The Wildgoose Chase

I met Chelsea Pensioner Walter Wildgoose in 1977 when he was 87 and I was 26. Through a series of letters written over the last year of his life, he passed along his life story - the workhouse children's home, a life in the British Army witnessing the opening battles of World War I and life in India, a remarkable family surviving the bombs of World War II London. This blog will document my research and progress on the novel I'm writing about this amazing man.

Thursday, November 10, 2005

Tallow chandler, fellmonger, and whitesmith

As I work on a fictional version of Walter's story, I have to stop down occasionally to do various types of research. Right now, I'm concentrating on location descriptions - major settings like Sheffield, Aldershot, Lucknow, or specific settings like Ivy Cottage on the workhouse grounds.

While researching place names and photographs from turn of the (20th) century Sheffield, I found a list of trades and professions and the people practicing them in Sheffield around 1822 (well before Walter's time, but possibly still relevant in 1905). Some of them required a dictionary to find out what they were; some were more obvious. Here are my favorites:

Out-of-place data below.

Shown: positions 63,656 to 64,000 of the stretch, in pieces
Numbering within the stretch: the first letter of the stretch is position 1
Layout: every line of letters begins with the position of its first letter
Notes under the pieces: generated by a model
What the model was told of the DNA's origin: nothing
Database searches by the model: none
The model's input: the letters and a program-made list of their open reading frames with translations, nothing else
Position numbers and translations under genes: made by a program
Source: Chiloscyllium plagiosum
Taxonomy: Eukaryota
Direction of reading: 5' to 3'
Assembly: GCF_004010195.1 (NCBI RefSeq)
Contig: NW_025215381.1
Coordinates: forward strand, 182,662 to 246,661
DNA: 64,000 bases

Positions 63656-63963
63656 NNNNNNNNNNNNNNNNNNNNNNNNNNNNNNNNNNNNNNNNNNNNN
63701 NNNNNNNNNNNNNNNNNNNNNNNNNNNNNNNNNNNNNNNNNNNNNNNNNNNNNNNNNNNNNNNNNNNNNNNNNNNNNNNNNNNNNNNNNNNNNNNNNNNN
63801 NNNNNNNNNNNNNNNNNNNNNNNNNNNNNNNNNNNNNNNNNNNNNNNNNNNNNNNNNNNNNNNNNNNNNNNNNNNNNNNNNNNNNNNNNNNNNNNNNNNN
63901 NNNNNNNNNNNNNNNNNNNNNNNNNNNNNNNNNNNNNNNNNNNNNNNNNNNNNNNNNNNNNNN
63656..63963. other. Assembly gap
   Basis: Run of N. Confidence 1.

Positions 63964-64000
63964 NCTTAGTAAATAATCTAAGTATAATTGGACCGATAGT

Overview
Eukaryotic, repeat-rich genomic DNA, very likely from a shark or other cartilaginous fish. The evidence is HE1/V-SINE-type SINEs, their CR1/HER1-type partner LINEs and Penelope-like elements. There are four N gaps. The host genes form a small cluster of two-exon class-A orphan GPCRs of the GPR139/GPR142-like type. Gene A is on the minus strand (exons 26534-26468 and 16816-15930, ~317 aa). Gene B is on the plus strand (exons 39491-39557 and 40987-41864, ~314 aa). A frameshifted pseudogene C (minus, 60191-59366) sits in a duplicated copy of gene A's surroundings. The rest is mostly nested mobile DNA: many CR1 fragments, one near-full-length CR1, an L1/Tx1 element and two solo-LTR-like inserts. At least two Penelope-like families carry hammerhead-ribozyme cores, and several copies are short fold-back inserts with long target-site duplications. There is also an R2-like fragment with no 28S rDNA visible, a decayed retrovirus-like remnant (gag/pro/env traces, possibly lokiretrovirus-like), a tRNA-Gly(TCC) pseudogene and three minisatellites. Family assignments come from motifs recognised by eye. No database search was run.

• metal button manufacturer
  • bone scale cutter (can't find a definition of this, but every Goggle listing mentions Sheffield, so I assume it had something to do with the cutlery trade)
  • beadle and gaol master
  • whitesmith
  • soap boiler
  • tea pot handle maker (guess someone else made the actual pots and put them together)
  • tallow chandler
  • dealer in bone and horn dust
  • fellmonger
  • smith and farrier
  • fancy case maker
  • penknife cutter and grinder

There were no Wildgooses listed for any of these trades/professions; I just found them interesting.

I also ran across a few surnames that will definitely make it into the book:

  • Abbershaw
  • Dewsnap
  • Staniforth
  • Ibbotson
  • Sneesby
  • Heppenstall
  • Cockerton

Very literary names. Obviously, "Wildgoose" wasn't so out-of-the-ordinary.

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posted by MaryB @ 3:10 PM  


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